NSF, GR or NSR??

There are number of terms we use in today’s High Availability Network like NSF (Non-Stop Forwarding), GR (Graceful Restart) and NSR (Non-Stop Routing). Companies these days want 99.5% availability of their networks and these High Availability features play a vital role in that. However have you ever wondered what’s the difference between all these terms??. Add to our confusion is different vendors and their usage of terms.

Let’s try to understand what’s basically these terms are and whether there is any commonality between terms used by different vendors!!!! We will compare Cisco and Juniper over here.

Modern high-performance routers physically separate the forwarding plane and the control plane and both have their own memory and processors. The control plane runs the routing protocols, and derives a forwarding table (FIB). The FIB is given to the forwarding plane, which is then responsible for actual packet forwarding through the router. The advantage of physically separating the forwarding and control planes is that in case of congestion i.e. huge traffic is flowing through the routers; forwarding plane becomes very busy however in that case it doesn’t impact the control plane’s ability to process new routing information. Similarly in case router’s routing plane/control plane becomes clogged due to route flapping or any other issues, it doesn’t impact the forwarding plane to continue forwarding packets as forwarding plane has a copy of the FIB which it previously got from Control plane. This is called Non-Stop Forwarding (NSF).

Now you must be thinking that this is not a good architecture as Router is forwarding on the path which is corrupt or not optimum at this moment or you can say that there might be good path somewhere which is not being used by Router. So why do I need NSF?

Well, you need NSF so that routers can use redundant control planes. Cisco calls their control planes as Route Processors and Juniper calls them Routing Engines. With 2 processors or routing engines, NSF switches from a primary to a backup control plane without disrupting forwarding. The FIB could still become invalid during the period between when the primary control plane goes down and the backup control plane takes over, but this is acceptable for time being 😉

So problem now is how you can make this switchover from primary to backup control plane shorter so that FIB is less prone to invalid information. Routers do this by maintaining the copy of the active configuration on backup processor/routing-engine as well. Now Cisco calls this process as Stateful Switchover (SSO) and Juniper calls it as Graceful Routing Engine Switchover (GRES). J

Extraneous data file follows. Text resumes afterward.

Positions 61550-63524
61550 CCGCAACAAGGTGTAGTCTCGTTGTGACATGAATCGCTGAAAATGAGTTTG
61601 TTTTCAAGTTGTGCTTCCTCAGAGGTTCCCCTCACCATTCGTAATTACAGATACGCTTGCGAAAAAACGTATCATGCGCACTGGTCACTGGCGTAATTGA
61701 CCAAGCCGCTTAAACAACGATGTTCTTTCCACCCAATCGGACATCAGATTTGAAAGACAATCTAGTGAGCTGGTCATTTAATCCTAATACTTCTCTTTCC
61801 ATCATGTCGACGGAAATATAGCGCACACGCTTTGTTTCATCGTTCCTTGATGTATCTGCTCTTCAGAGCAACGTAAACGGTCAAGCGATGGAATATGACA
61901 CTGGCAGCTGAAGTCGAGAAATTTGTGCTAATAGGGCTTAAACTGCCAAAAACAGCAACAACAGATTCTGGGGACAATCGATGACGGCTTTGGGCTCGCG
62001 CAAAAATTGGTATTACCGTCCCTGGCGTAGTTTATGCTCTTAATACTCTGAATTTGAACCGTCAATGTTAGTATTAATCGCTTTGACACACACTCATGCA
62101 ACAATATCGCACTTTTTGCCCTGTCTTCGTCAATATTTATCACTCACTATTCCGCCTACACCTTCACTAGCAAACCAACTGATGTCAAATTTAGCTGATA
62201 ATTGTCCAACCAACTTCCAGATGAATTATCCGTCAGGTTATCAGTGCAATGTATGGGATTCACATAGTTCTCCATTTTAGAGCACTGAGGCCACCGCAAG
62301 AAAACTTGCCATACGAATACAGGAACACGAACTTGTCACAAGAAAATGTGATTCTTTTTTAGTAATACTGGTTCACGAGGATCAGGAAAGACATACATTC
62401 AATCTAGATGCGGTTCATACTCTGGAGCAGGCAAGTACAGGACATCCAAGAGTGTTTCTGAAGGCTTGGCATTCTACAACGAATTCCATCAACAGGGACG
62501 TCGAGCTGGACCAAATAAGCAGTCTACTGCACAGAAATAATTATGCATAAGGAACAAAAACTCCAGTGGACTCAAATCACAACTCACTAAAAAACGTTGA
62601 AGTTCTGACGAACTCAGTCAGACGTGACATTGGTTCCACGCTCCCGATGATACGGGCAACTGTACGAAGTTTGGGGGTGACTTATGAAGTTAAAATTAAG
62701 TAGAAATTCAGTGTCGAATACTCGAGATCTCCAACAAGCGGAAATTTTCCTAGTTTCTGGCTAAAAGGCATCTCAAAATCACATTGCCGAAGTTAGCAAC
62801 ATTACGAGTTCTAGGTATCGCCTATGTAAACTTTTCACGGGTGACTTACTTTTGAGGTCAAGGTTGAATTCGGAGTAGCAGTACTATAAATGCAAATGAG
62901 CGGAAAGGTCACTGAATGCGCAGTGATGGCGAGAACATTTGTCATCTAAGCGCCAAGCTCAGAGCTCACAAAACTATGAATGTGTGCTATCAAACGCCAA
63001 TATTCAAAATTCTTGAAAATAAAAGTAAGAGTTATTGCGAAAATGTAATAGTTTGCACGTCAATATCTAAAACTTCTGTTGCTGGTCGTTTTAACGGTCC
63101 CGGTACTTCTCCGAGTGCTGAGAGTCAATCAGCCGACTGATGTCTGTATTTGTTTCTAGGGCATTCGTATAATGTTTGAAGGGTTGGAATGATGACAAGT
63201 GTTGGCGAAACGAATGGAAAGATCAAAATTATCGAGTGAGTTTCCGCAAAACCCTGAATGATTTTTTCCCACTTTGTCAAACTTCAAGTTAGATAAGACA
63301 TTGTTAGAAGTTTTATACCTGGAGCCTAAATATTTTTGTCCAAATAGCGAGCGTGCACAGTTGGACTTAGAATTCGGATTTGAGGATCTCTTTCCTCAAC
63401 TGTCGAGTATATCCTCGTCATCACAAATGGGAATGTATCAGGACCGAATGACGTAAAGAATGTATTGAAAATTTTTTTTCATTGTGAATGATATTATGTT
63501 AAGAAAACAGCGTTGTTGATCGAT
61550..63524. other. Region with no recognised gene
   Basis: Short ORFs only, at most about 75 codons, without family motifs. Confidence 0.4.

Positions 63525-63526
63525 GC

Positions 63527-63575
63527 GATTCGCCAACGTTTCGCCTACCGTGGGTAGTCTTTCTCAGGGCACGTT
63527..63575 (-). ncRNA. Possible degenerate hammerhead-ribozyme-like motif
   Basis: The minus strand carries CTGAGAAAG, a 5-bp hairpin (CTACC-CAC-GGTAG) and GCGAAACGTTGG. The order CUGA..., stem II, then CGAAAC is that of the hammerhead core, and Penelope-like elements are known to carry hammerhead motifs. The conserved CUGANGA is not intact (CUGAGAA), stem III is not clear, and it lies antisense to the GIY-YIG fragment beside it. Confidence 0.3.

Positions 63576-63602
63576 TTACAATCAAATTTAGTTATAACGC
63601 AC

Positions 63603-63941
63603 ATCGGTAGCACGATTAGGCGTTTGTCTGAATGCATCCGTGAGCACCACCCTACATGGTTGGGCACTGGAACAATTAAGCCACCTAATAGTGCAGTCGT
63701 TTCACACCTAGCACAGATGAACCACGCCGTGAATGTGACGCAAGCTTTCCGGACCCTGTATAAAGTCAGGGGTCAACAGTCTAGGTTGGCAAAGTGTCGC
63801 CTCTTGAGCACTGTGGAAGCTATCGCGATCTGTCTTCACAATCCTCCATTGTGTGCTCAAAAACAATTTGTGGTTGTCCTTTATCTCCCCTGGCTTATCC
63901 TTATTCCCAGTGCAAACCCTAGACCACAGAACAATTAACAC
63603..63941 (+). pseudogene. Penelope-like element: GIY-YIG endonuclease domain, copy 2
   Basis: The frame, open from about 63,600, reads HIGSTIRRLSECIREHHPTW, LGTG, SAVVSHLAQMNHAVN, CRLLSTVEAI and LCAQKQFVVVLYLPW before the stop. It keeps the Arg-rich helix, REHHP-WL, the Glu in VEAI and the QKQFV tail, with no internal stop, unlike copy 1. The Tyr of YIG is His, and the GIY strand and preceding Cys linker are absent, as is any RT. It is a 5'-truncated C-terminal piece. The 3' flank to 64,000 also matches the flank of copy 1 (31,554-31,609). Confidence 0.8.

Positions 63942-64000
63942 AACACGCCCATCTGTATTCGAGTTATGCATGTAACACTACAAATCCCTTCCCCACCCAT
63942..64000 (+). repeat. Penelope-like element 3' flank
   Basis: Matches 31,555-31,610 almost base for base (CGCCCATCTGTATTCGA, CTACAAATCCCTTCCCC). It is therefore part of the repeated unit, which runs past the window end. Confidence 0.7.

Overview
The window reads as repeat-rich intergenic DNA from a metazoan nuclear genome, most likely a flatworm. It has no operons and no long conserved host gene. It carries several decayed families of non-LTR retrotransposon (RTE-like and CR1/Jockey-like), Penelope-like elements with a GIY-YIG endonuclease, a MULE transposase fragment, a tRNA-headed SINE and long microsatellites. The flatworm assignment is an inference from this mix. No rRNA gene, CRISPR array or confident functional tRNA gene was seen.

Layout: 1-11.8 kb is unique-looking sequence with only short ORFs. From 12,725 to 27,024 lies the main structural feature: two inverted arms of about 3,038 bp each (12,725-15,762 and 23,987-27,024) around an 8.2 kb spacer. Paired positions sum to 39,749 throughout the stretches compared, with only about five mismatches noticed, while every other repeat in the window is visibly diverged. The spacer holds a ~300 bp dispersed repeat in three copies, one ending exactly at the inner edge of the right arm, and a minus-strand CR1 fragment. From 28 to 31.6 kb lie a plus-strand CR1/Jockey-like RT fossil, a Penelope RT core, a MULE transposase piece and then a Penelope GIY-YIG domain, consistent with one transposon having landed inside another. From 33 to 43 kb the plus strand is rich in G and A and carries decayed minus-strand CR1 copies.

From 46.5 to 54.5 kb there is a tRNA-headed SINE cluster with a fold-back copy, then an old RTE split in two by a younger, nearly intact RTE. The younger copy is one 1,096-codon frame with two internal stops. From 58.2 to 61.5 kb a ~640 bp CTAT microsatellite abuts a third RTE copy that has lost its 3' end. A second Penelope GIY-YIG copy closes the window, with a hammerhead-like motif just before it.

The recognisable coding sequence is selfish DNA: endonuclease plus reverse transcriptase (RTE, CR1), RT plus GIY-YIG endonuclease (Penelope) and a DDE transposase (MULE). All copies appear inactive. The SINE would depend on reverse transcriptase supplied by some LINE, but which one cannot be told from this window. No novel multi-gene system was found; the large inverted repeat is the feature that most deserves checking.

So what is Non-Stop Routing (NSR) then?

Ok as I stated above that Control plane has Stateful Switchover at its disposal to decrease the switchover time however problem is that once router do the switchover all the routing protocol adjacencies like OSPF, LDP, IS-IS etc. goes down. So when routing protocol goes down, neighboring routers by principle update their neighboring routers of this mis-happening and those routers will in-turn update other neighboring routers in chain. This all process will un-stabilize the network and CPU processing on all routers will increase. Same will happen at the time when back up control plane comes up. So you guessed it right, the use of NSR in that case is to minimize this un-stability.

Initially, to control this un-stability, GR (Graceful Restart) principle was proposed, where on router’s control plane switchover, router doesn’t report the switchover information immediately to its own neighbor rather it wait for certain period of time (which is called grace interval) and this saves the network from impact. However to have this GR capability all the neighbors should support GR which may not be the case everywhere like on small routers in Enterprise Networks..So they proposed NSR..

In NSR, router’s backup routing-engine/processor keeps the information of routing-protocol i.e. OSPF, LDP, IS-IS state as well and as this information is already with backup processors, switchover is transparent to neighbors. So why this doesn’t impact small routers? Because NSR is vendor specific and neighboring router doesn’t have to support it unlike GR.

Different vendors use all these terms differently. Juniper, for example, calls its graceful restart implementation as Graceful Restart, whereas Cisco calls it’s as Non-Stop Forwarding Awareness Also people consider Juniper’s GRES and GR as same however if you read above they both are  two different things.

So, that’s all for NSF, GR and NSR. I hope you find this information useful and I am able to lessen your confusion. If you still have any questions, please let me know. 🙂



Mohit Mittal


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